Friday, 22 August, 2003
I downloaded the beta version of Lycoris Desktop/LX, burned the image to a CD, and installed on a spare partition of my hard drive here. Lycoris (formerly Redmond Linux) is a Linux distribution, based on Corel, that the developers have modified so that it looks and feels more like Windows. Lycoris is unlike any other distribution that I've tried. Previously I've used Red Hat and SuSE, and have built my own system from scratch following the instructions on the Linux From Scratch site.
What's so different? When I booted the machine with the Lycoris CD, the setup program automatically started, detected my hardware, and walked me through a handful of very simple screens on which I confirmed the keyboard, mouse, and video hardware, selected DHCP, and created a user account. It automatically detected the unpartitioned space on my hard drive and began installing. No package selection screens or other stuff to complicate the installation. After 20 minutes of copying files (during which I tinkered with the solitaire program that they so kindly provided), I created a rescue diskette and rebooted the system.
Lycoris installs the GRUB boot loader, which on startup let me choose between Windows 2000 and the new Lycoris installation. My only gripe here is that GRUB placed Lycoris as the first boot choice, and it gives me only 5 seconds to choose Windows 2000 before automatically booting Linux. I'll need to change the default to Windows 2000, and set the delay to a more reasonable 20 seconds or so.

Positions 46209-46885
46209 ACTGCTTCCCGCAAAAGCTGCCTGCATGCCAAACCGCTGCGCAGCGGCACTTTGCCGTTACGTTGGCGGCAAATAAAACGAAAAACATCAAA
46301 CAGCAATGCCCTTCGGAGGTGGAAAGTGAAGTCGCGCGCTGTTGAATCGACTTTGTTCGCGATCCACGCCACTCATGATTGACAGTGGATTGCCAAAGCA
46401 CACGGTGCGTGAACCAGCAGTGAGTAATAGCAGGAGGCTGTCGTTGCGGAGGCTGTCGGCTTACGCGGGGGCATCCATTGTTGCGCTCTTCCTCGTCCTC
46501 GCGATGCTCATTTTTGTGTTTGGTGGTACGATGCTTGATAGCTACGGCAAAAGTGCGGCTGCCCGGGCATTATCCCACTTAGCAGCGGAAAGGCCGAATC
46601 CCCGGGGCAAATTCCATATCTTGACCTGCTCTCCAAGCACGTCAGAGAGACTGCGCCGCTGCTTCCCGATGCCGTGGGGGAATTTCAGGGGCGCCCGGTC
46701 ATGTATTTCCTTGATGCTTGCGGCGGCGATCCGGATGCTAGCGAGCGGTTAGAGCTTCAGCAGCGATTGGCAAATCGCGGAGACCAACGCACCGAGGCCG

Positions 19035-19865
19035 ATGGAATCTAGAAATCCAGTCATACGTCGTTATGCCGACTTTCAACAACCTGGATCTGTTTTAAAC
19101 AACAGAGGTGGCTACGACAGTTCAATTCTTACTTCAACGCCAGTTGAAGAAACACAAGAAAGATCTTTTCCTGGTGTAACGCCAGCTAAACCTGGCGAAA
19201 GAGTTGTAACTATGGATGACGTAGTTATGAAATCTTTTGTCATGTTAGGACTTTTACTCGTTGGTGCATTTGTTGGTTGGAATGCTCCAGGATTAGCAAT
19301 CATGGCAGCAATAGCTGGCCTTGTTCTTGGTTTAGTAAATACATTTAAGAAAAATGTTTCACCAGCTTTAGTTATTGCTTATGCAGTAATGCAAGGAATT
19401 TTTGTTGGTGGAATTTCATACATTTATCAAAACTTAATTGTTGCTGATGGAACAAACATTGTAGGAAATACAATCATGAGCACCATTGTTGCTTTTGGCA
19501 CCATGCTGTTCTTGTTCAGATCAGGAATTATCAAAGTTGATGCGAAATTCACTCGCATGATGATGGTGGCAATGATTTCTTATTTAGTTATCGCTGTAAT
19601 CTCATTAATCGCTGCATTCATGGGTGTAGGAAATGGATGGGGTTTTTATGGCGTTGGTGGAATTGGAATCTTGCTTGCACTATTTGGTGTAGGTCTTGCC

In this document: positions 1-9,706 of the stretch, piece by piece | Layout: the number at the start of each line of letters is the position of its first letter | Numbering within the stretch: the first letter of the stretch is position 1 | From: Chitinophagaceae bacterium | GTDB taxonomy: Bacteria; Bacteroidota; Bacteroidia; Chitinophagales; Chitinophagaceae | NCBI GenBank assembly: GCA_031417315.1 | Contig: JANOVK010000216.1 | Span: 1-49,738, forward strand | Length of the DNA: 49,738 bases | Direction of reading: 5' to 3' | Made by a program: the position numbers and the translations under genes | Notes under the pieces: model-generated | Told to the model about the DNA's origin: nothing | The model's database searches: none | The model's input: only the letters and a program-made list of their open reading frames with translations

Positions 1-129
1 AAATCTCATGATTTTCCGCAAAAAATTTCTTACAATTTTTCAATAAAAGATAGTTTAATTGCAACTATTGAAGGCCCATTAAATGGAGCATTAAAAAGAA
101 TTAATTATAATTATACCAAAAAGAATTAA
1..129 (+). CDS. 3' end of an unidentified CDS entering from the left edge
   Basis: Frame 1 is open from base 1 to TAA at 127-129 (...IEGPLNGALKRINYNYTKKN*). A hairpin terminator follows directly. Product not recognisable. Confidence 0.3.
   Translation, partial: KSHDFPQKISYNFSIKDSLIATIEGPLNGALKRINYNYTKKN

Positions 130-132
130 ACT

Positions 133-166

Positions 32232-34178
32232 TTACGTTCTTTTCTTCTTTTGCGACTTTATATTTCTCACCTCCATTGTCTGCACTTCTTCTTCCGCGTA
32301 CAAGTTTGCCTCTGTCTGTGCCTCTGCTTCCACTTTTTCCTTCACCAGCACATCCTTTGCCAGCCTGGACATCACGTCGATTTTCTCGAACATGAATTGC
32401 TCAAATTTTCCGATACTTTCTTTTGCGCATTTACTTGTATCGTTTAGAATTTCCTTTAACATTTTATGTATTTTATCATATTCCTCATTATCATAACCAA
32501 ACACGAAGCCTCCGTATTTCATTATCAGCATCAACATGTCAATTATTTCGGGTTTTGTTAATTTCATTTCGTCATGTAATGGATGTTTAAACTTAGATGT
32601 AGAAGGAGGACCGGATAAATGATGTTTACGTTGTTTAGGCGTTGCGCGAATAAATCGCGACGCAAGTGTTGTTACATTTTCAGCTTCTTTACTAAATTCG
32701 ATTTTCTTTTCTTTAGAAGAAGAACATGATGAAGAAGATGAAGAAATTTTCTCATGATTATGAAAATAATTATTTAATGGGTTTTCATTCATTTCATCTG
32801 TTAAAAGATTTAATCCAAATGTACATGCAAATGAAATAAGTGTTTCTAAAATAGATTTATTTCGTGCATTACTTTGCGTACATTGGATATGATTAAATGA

OS boot time is comparable to Windows 2000, and when the system comes up I'm presented with a graphical login screen. Lycoris installs the KDE desktop, an office productivity suite, Mozilla Web browser and email client, and a host of multimedia tools. Some games and system utilities round out the installed applications. The default UI settings are very nice and, unsurprisingly, very Windows-like. Unlike other distributions I've tried in the past, everything that I've tried so far has worked as expected and I haven't had to futz with any settings. I'll want to adjust the mouse sensitivity and make a few cosmetic changes to the desktop appearance, but those are minor. A bigger problem is the speed. I expected the UI to be a bit more responsive on my 700 MHz Pentium 3. Mozilla and KWord take a long time to start, and video performance is a bit sluggish. I hope they fix that before they release the next version.
I'll have to use the system for real work before I can say for sure that I like it, but my initial impression is quite favorable. Installation was painless, and the distribution appears to have everything that a casual home computer user would want for a starting system. It's still Linux, and I'm free to download and install any other packages that I want. Desktop Linux has come a long way in the past three years. I might just be on the verge of recommending it as a serious option to Windows.